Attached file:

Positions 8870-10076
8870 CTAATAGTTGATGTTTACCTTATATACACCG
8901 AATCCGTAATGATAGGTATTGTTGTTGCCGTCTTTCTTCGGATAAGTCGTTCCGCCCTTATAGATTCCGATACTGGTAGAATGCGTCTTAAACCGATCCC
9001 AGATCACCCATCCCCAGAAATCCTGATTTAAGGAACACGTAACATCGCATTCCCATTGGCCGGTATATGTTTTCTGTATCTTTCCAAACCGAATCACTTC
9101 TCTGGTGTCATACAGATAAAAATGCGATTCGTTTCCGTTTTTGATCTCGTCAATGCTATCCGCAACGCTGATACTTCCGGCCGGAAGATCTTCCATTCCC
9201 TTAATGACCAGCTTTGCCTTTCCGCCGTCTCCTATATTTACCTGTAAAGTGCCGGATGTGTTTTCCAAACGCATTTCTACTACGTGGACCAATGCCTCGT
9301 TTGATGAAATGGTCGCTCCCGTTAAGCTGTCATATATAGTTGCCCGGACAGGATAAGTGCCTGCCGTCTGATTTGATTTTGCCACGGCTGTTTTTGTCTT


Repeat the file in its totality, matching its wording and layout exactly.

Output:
Positions 8870-10076
8870 CTAATAGTTGATGTTTACCTTATATACACCG
8901 AATCCGTAATGATAGGTATTGTTGTTGCCGTCTTTCTTCGGATAAGTCGTTCCGCCCTTATAGATTCCGATACTGGTAGAATGCGTCTTAAACCGATCCC
9001 AGATCACCCATCCCCAGAAATCCTGATTTAAGGAACACGTAACATCGCATTCCCATTGGCCGGTATATGTTTTCTGTATCTTTCCAAACCGAATCACTTC
9101 TCTGGTGTCATACAGATAAAAATGCGATTCGTTTCCGTTTTTGATCTCGTCAATGCTATCCGCAACGCTGATACTTCCGGCCGGAAGATCTTCCATTCCC
9201 TTAATGACCAGCTTTGCCTTTCCGCCGTCTCCTATATTTACCTGTAAAGTGCCGGATGTGTTTTCCAAACGCATTTCTACTACGTGGACCAATGCCTCGT
9301 TTGATGAAATGGTCGCTCCCGTTAAGCTGTCATATATAGTTGCCCGGACAGGATAAGTGCCTGCCGTCTGATTTGATTTTGCCACGGCTGTTTTTGTCTT